Velocity refers to the slope of the burndown chart. If it is a straight line then tasks are being completed on par with expectations. If the line slopes upward then the burndown rate is becoming higher and the project is expected to be completed later than the original date. If the slope decreases then the tasks are being completed faster than originally computed, and the project will fall short of the estimated finish date (a good thing, but rare). Note: if more tasks are being added in the middle of the project that were not a part of the original summation of tasks (which often happens) then this will cause velocity to slope upward.
A few variables which come into play regarding velocity. The first is the total number of tasks which formed the original estimate. The second is the number of new tasks that have been added after the project has been commenced. Other variables include the amount of employees, the percentage of tasks per employee, and the number of new employees that have joined the studio since the commencement of the project. All these factors change the rate of the burndown chart, and the steepness of the velocity.
Naturally, a studio using a Waterfall methodology as apposed to a Scrum methodology will not utilize burndown charts. Instead, these companies use the Gantt chart, and thus calculate their total estimated time using the Critical Path method. This measurement takes into account tasks which are dependent on one another, that is, they cannot be started until a previous task has been completed. Dependencies and very specific time durations for each tasks are crucial variables in making accurate Waterfall estimations. New tasks that are added after project commencement, if they are dependent, will be slotted between the two appropriate tasks and therefore extend out the original critical path time, otherwise, independent tasks will start their own branch on the Gantt chart and their own path which may or may not be longer than the critical path.
Overtime is an occupational hazard in this industry, or more commonly referred to as ‘crunch’. Seldom has there been a project when some overtime has not been mandatory for employees. Crunch is so common in game development, that developers have listed cases of missing weddings, birthdays, and funerals. Sometimes, this overtime is unpaid, albeit rarely. While many are of the opinion that this sad truth is unavoidable, it can be reduced by using the data and metrics described previously. Crunch for extended periods does been shown to be counter-productive for quality (but not necessarily timetables). The burndown rate changes into simply… burnout. The less overtime and over-allocation, the happier and more efficient the developers, and the higher the chances of project success and studio payment. The same is true in the reverse, which instead spirals a studio down into bankruptcy. Some metrics can be so sophisticated that these production tools can even predict if a project will be completed on time or not (see burndown charts), which informs the studio ahead of time. While these are all helpful in reducing chance of failure, it does not fix the situation completely. A publisher can cancel a project that has been in development for 3 years for next to no reason, if they wanted to (although termination without cause is often a part of contracts).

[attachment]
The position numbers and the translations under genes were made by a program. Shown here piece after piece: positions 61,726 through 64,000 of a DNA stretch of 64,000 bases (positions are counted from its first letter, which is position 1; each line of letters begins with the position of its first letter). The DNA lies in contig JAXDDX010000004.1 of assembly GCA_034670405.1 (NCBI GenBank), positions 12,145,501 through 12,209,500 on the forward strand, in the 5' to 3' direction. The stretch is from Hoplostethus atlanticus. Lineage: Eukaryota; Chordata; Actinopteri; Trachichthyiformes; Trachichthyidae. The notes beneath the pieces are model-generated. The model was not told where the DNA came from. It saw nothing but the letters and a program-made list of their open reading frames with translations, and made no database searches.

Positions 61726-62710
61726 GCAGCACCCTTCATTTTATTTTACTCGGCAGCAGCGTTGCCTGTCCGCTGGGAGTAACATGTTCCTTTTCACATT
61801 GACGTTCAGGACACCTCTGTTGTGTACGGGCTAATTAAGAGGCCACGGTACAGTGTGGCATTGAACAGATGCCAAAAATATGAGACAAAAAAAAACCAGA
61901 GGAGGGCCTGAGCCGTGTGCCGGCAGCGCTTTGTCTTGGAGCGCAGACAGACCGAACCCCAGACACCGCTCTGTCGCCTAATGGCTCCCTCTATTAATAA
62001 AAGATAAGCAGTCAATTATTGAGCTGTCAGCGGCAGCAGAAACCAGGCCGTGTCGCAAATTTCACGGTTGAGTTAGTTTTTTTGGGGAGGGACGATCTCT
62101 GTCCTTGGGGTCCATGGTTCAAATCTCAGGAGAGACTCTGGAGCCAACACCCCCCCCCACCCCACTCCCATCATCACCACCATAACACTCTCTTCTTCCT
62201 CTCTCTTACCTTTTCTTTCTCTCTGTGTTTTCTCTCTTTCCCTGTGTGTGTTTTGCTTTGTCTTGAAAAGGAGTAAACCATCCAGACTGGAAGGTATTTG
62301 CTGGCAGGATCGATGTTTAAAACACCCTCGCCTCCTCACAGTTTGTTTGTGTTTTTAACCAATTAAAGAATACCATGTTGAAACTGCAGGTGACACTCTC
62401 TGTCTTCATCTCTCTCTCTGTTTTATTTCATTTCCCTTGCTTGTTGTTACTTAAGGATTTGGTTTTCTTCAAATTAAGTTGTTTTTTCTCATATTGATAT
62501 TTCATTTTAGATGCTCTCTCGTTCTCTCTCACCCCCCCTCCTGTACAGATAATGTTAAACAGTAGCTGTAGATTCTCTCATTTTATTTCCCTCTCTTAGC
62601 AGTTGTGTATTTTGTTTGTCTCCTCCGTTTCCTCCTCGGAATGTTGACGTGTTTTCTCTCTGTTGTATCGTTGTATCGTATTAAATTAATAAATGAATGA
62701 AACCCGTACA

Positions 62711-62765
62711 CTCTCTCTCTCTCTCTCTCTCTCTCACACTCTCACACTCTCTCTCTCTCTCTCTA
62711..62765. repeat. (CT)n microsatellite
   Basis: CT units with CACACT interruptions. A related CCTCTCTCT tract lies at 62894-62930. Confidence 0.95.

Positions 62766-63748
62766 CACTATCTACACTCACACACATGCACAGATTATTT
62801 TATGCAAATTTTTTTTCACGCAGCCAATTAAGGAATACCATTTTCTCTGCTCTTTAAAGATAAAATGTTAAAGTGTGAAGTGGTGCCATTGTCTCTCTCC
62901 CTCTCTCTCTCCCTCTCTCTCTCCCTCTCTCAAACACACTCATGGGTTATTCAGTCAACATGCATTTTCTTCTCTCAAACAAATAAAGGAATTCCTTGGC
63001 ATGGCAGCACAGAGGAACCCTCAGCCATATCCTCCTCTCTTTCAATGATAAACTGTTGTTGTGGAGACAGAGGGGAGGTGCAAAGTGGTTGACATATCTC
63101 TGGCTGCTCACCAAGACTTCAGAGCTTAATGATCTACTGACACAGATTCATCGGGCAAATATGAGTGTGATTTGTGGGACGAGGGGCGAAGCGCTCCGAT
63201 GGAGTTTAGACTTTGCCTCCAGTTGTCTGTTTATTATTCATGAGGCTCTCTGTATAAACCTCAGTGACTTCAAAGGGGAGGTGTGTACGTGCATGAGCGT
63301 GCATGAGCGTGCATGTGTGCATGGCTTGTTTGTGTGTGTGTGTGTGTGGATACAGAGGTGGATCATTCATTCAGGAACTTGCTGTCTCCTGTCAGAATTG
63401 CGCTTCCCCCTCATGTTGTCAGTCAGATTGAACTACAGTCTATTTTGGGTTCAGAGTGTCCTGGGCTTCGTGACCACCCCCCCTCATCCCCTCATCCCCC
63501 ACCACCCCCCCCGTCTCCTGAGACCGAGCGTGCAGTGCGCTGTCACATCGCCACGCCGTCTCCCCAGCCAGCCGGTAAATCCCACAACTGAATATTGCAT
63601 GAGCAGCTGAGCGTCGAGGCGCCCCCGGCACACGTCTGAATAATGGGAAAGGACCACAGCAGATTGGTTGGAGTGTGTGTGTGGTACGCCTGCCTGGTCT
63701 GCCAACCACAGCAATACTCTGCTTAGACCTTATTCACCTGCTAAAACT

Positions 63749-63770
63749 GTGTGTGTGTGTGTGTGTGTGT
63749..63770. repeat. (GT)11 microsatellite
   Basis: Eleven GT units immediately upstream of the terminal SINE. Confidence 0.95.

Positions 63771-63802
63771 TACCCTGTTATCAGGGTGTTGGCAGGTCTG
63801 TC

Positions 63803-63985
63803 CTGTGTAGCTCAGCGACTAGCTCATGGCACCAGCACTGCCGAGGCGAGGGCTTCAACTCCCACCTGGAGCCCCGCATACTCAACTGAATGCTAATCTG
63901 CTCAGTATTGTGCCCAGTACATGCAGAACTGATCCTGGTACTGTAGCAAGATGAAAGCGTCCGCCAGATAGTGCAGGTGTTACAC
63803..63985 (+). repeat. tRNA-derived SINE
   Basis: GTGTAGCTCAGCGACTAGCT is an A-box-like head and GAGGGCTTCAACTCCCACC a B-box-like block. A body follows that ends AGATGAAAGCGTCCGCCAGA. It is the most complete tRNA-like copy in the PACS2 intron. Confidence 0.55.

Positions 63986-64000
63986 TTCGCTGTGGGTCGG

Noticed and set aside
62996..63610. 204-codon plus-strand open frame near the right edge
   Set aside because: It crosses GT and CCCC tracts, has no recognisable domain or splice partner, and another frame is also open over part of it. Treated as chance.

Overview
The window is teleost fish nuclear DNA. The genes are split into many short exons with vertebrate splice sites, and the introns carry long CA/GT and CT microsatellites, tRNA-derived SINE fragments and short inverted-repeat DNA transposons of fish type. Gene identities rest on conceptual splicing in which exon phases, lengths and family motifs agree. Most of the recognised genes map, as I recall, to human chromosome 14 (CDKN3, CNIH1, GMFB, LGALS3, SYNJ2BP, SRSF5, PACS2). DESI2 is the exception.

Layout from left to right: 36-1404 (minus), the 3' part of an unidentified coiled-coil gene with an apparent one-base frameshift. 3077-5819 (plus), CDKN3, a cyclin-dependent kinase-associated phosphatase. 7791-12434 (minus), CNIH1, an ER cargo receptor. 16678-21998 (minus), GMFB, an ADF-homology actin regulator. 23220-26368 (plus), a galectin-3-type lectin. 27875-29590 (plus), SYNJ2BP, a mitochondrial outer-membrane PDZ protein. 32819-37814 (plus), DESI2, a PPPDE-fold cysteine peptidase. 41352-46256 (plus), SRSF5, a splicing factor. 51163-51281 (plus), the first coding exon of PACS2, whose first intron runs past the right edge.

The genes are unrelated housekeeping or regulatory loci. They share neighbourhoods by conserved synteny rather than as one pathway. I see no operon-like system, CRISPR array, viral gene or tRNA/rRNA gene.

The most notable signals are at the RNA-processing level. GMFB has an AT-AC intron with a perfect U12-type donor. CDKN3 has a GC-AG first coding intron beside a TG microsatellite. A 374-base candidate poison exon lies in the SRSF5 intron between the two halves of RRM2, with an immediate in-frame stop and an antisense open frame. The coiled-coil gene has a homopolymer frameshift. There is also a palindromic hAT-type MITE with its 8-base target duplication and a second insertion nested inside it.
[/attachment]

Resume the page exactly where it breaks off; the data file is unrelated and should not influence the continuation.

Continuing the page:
Failure to meet The Iron Triangle criteria can be extremely punishing. Publishers are not forgiving when choosing to cancel a project, at the expense of the studio and the jobs of that studio’s employees. Sometimes, publishers even demand back the money they have given the studio from the beginning of the project, even if developers have already been paid with this money. The number of cancelled games compared to released games is staggering, so much that the typical game developer usually jumps between 5 studios in their career, with some cases as many as 13 studios. Developers know that their career is certainly one of passion for the medium and not for the luxurious perks and salaries (or lack thereof). Furthermore, developers know that they are entering an industry that is highly unstable, with low job security, and a fair chance that they could be let go even if their performance is high.
These problems are yet to be solved, and as stated previously, they are accepted as part of the industry and unavoidable, and can cause many employees to leave the industry altogether. However, there is ongoing research, debate, and media publications discussing how project failure, and the negative factors which cause it, can be reduced. By solving this problem, whole studios can avoid being shut down, employees can keep their jobs, and more games can be seen by the public rather than hidden on the hard drives of cancelled development teams. Considering that the games industry makes more than the music and film industries combined, there is definitely money available in the billions, but more often than not this money ends up in the publisher’s pockets than the developer studio’s. Behind the scenes, the development of video games is a very risky and ugly career choice, but if these problems are solved, it can be an extremely fun and rewarding one.
Agile Game Development – Sprint Burndown Charts for Feature Teams
Hansoft – Relevant Metrics to a Game Producer
Kotaku – Why Game Developers Keep Getting Laid Off
Kotaku – The Horrible World of Video Game Crunch
Gamespot – A Sad History of Cancelled Games
Kotaku – What It’s Like to Crunch on a Video Game
Games Industry.biz – Game Devs: When Does Crunch Cross the Line?
Gamasutra – Working in the Games Industry a Job to Die For?
The Guardian – Crunched: Games Industry Exploiting Workforce
VG247 – Inside the Development Crunch Pandemic: Part One
VG247 – Inside the Development Crunch Pandemic: Part Two
Libcom – When is Comes to the Crunch: Unpaid Overtime in the Games Industry